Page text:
Another excellent addition is the overhauled kick-off mode, like many people when I play with a group of friends we often mess about with winner stays on, best of 3’s, and randomising team selection to some degree to mix up play.
EA have accounted for this with the ability to customise your play experience, options include headers and volleys where only those types of goals count; no rules mode which is nuts – there are no fouls or offsides so anything goes; survivor which acts as winner stays on; and a whole bunch more – all of this comes with some stats so you can track who is winning and what’s going on. This is a huge improvement when it comes to local multiplayer, getting together with some mates is going to be great with this mode and it certainly plays up to EA’s pitch that FIFA on the Nintendo Switch is a more social experience when excusing some of the other missing features.
Speaking of social, one of the crippling features last time around was the inability to play against a friend online, this time its fixed and you can play online seasons, friendlies, and Ultimate team matches against a buddy.
Lee Dixon and Derek Rae step in and add their commentary in FIFA 19 and its good to hear a change from the usual suspects, that said the repertoire hasn’t been built up to the same depth given its the first time around so its good to combine them with the usual suspects. Having all of the major leagues as well as pinching the Champions League from Pro Evo leads to some nice commentary that pulls you into the drama at hand, combine this with the live updates in which the commentary reflects the teams’ real life standing at any point and you have a potent mix for immersive audio.
As always, FIFA 19 doesn’t disappoint in the music department with a library of music worthy of someone’s iPhone. You have the ability to create a playlist and other nice tweaks let you ensure your favorites appear at the right time – plus we have the champions league anthem this time to set that feeling of being in an important final!
The visuals have been significantly upgraded vs last year, this time around you can see that whilst the core engine was based on one from a few years back, they have made a decent effort to bring it much closer to FIFA on other consoles.
Character detail, in particular, looks great when on a TV, everything runs smoothly without any lag and replays have both great quality and excellent new angles to show off that wonder goal. Improved lighting and pitch degradation are welcome tweaks.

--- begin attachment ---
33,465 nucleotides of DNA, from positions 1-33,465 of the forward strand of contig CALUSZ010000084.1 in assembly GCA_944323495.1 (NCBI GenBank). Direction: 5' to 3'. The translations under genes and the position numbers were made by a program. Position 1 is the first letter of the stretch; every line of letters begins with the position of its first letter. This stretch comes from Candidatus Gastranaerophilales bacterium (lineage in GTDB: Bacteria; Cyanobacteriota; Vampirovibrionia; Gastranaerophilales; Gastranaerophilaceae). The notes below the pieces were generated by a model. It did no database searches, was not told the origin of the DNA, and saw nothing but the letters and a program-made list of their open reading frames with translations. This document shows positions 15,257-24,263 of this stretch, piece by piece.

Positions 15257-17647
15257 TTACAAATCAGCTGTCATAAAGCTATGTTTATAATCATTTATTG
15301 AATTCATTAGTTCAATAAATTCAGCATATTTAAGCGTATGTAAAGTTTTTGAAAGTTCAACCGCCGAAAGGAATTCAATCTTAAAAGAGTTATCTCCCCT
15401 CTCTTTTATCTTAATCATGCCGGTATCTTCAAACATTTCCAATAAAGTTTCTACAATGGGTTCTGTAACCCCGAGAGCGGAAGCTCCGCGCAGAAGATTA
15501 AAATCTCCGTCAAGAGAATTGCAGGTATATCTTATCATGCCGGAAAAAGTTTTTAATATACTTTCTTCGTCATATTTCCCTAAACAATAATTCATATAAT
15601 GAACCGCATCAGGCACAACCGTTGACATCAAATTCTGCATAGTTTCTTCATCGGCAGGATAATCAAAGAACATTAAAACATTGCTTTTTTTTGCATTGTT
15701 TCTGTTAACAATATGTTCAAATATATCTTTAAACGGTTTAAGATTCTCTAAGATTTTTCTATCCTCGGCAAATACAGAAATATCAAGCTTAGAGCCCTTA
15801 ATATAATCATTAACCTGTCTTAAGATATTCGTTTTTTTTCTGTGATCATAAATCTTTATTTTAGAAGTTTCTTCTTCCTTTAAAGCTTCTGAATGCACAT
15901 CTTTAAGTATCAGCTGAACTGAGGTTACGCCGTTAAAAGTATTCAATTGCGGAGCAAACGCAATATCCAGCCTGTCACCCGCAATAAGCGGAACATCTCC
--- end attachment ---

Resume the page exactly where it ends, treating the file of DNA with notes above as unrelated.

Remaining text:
With EA securing even more leagues and competitions, its an immensely strong visual experience with every major league being licensed here. The official style packs for La Liga, the Bundesliga, the Champions League, and the Premier League for example all include official balls and banners down to the replay style and text overlay we see when watching a respective match on TV. Its an impressive feat when you consider this is equally true all the way down to League 2.
Whilst we are not up to the dizzy graphical heights as on other home consoles, the gap has certainly been decreased and of course, you can play on the move with a Switch. Here the update is less pronounced, the graphics are improved but not as much though I would say that when you are on the move the size of the screen makes this lower quality less noticeable.
Coming in at £45 in the UK and around $60 in the US, the game is not on the cheap side. In some areas – graphics, gameplay, and multiplayer – we have excellent additions and improvements whilst in others – ultimate team and career mode for example, the changes are less significant.
If you do not own FIFA 18 its a no-brainer – this is a very comprehensive offering from EA Sports and is particularly a blast against friends locally. If you do own FIFA 18 then the gameplay improvements are solid as is the ability to play against friends online but you likely wouldn’t be seeing a huge upgrade in your single player gaming – especially in the largely untouched career mode.
Overhauled Graphics and additional licenses
In match gameplay improved
Improved multiplayer online and locally
Career mode not improved
Gap vs other consoles